The Spiny bush viper is a venomous snake native to Africa. It is known for its extremely keeled dorsal scales that give a unique ‘shaggy’ idea to its skin, almost bristly appearance.
The scales around the head and neck are the longest, decreasing posteriorly.
Spiny bush vipers vary in color and can be green, olive green, bluish, or brownish with a yellow or pale olive belly.
The males of this species are surprisingly long and slender compared to the females.
Spiny bush vipers are found in Central and East Africa.
They occur in northern and eastern DR Congo, southwestern Uganda, western Kenya, and northwestern Tanzania.
These snakes inhabit tropical dry forests and rainforests with flowering bushes.
Habits and Lifestyle
Spiny bush vipers are solitary and nocturnal creatures that typically spend the daytime basking on top of flowering bushy plants.
They are also capable of climbing reeds and stalks and hang upsidedown from tree branches.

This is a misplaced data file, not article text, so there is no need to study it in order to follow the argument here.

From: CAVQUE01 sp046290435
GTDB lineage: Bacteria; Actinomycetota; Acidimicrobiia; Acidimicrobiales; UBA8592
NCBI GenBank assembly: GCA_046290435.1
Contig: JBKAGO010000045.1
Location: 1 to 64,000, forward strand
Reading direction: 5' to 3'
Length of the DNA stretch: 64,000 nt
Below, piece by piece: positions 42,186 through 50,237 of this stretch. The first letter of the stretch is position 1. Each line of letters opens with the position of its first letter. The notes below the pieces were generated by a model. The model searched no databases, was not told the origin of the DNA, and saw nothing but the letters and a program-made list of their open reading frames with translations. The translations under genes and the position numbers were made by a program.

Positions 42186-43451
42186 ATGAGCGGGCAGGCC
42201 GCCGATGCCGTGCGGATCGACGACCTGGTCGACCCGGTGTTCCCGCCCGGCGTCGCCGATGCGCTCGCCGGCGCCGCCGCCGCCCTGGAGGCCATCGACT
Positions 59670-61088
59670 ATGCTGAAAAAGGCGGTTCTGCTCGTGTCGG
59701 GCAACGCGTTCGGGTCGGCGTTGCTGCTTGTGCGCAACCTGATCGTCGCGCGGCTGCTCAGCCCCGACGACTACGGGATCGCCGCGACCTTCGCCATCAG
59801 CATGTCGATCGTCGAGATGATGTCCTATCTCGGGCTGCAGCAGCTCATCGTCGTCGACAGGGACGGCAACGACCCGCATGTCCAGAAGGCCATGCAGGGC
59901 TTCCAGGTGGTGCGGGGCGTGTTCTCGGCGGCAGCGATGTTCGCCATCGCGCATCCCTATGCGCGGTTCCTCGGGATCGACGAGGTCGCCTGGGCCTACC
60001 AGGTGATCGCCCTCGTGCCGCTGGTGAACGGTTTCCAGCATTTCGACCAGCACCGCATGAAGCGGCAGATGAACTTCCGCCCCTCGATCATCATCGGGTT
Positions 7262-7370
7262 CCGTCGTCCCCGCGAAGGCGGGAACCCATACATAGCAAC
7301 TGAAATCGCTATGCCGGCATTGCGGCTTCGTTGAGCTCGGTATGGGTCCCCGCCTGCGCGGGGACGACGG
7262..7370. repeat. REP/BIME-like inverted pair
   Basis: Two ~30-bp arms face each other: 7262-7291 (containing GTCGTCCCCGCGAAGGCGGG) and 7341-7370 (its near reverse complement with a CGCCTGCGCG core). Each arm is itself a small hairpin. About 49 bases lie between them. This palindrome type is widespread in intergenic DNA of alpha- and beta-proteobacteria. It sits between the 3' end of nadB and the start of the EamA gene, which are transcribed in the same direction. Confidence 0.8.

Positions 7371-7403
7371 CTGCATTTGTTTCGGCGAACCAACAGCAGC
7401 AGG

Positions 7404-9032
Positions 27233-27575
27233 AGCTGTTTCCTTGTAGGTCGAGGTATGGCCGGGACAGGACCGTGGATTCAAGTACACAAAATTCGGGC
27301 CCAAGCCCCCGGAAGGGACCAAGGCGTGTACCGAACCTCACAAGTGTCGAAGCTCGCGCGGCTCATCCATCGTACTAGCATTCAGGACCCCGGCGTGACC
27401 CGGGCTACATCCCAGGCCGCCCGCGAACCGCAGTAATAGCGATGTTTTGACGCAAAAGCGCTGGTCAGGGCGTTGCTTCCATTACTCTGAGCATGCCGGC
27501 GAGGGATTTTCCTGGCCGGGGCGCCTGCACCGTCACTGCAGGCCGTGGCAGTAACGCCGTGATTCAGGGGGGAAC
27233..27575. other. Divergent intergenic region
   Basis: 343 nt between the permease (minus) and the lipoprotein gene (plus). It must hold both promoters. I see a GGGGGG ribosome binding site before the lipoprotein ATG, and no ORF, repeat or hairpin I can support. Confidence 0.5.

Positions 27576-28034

Spiny bush vipers are ambush predators; they usually hunt their prey perching in trees but may sometimes feed on mammals hiding in foliage on the ground.
Spiny bush vipers breed during the rainy season between the late summer and October.
After the gestation period of 6 to 7 months, females give birth to up to 12 young at a time.
Newborns are about 15 cm (5.9 in) in total length and are dark green in color.
They are independent at birth and become reproductively mature between 2 and 3 years of age.
There are no known threats that face Spiny bush vipers at present.
Presently, the Spiny bush viper is not included in the IUCN Red List and its conservation status has not been evaluated.